With her new book, “Out on a Limb with No Place to Hide,” Dianne Van Der Meer-Kelley, co-pastor of the Way of the Cross Holy Church in Dorchester, says she hopes to inspire “those who are looking for direction in life from a faith point of view.” (Van Der Meer: Talia Whyte photo)
|Book cover: Photo courtesy of Tate Publishing|
Last Saturday, following the season’s first snowstorm, Pastor Dianne Van Der Meer-Kelley spent the day worrying about how homeless Bostonians were coping with the inclement weather.
For Van Der Meer, thinking of others in need comes naturally — she has spent most of her life giving back to others, both through her ministry and in her personal life.
Van Der Meer and her husband, Bishop Frank Kelley, are co-pastors of the Way of the Cross Holy Church in Dorchester; the two also host the weekly “Bread of Life Hour” telecast on the Boston Neighborhood Network. She recently brought her ministry from the pulpit to a new book, “Out on a Limb with No Place to Hide,” which she said details her experiences in dealing with a “life in progress.”
“I wrote the book out of divine inspiration,” said Van Deer Meer. “I was praying one morning, and got inspiration to share my story with those who are looking for direction in life from a faith point of view.”
Among other things, Van Der Meer’s book chronicles her introduction to charity, which came as a child growing up in Trinidad and Tobago. She recounts early memories of taking food from her grandmother’s kitchen to feed a homeless woman in her community. Her family was at first disappointed when they learned about her “Robin Hood ways,” but over time, Van Der Meer said, they began to feel inspired by the young girl’s example — her grandfather even fed the homeless weekly until his own death.
Not all of the book’s stories are so positive.
Van Der Meer spends much of “Out on a Limb” focusing on the difficulties of being a woman of color who experienced abuse, racism and sexual harassment, both in her Caribbean homeland and here in the United States. The tales are jarring, but Van Der Meer said she hopes that by raising such troubling issues in print, she will inspire other women — those who live secular lives as well as women of faith — to speak out on the pain that they have suffered.
“Many women in the church experience abuse, and we need to have more discussions about these issues,” Van Der Meer said. “There are people who don’t feel comfortable talking about this, but abuse, unfortunately, happens to many women.”
Van Der Meer also talks about the thorny issue of racial discrimination in the workplace. She recalls being denied a position in the development department of a prestigious university. Later, Van Der Meer met another woman of color who told her that the department had a history of not hiring people of color, but that she didn’t dare speak out about it for fear of the backlash she’d face.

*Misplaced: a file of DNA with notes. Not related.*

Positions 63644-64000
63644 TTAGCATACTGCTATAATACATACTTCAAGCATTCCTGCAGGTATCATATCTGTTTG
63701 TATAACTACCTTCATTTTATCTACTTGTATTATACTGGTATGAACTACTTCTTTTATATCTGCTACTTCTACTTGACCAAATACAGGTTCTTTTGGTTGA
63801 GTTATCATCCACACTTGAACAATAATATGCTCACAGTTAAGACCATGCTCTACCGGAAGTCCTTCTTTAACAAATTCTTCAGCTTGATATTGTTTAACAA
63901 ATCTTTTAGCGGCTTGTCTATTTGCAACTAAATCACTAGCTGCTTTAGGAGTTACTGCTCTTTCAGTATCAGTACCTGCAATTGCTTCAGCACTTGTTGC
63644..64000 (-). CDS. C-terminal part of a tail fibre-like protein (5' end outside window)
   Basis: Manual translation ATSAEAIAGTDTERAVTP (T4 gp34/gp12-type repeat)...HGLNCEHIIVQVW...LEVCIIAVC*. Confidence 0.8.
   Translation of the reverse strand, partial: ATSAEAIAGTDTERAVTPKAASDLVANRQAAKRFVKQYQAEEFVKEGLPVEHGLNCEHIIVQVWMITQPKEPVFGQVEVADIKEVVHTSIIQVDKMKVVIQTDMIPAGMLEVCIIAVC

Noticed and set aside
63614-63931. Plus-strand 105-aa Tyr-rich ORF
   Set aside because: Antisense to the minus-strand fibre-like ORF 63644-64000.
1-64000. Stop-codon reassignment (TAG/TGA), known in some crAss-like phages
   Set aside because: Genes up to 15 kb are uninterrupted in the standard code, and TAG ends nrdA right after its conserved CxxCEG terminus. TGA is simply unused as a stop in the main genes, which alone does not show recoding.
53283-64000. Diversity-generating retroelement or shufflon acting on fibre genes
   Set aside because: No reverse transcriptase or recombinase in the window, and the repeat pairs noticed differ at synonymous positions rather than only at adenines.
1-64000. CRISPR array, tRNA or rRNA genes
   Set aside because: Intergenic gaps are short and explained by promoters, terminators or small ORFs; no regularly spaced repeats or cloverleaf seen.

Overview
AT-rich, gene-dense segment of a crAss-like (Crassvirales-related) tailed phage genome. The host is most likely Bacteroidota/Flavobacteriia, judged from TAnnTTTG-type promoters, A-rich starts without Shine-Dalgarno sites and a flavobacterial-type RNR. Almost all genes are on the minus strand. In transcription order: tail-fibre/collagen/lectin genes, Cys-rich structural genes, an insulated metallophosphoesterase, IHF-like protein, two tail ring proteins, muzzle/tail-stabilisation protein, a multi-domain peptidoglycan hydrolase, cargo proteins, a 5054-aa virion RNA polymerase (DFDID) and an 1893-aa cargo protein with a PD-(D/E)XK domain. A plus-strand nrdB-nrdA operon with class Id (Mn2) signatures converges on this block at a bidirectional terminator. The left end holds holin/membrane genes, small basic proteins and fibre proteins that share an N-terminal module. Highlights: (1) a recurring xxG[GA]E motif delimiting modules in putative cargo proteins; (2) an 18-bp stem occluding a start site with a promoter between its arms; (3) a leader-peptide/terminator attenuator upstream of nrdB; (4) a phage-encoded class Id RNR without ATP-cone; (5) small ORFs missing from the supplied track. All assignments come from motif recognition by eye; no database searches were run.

Encouraging women to overcome such fears and raise their voices is at the heart of “Out on a Limb,” according to the pastor.
“The key to my book is that although I have been through so much, that doesn’t mean you should be a victim,” Van Der Meer said. “You can’t sit around wanting things to change; you have to make things happen yourself.”
The book has received praise from women all over the country. Van Der Meer said she has been invited to speak at women’s groups to bring her message to those who she said may feel doubtful of their future path.
She has also earned accolades from both women and men in the ministry for her approach to reaching out to people of many different faiths. Prior to coming to Boston, Van Der Meer ran the Living Water Christian Fellowship ministry in Boca Raton, Fla., a largely Jewish community, where she extended her hands to local rabbis to bring communities of both faiths together.
“While writing this book, I spoke with rabbis, ministers and priests and asked them what advice they had for people going into the ministry,” Van Der Meer said. “We all might have different ways of worshipping, but we all have the same common spirit and bond to help make the world a better place.”
Van Der Meer is now working on opening another ministry in Brooklyn, N.Y., in addition to beginning another book exploring the same themes as “Out on a Limb.”
In the meantime, she still works with the sick and shut-in whenever she can. She said she anticipates spending Christmas Day with the elderly in her community. For Van Der Meer, giving back is a way of life.
“We can’t just think about ourselves,” she said. “Sometimes we must try to help others as we look forward. The lives I touch are my reward.”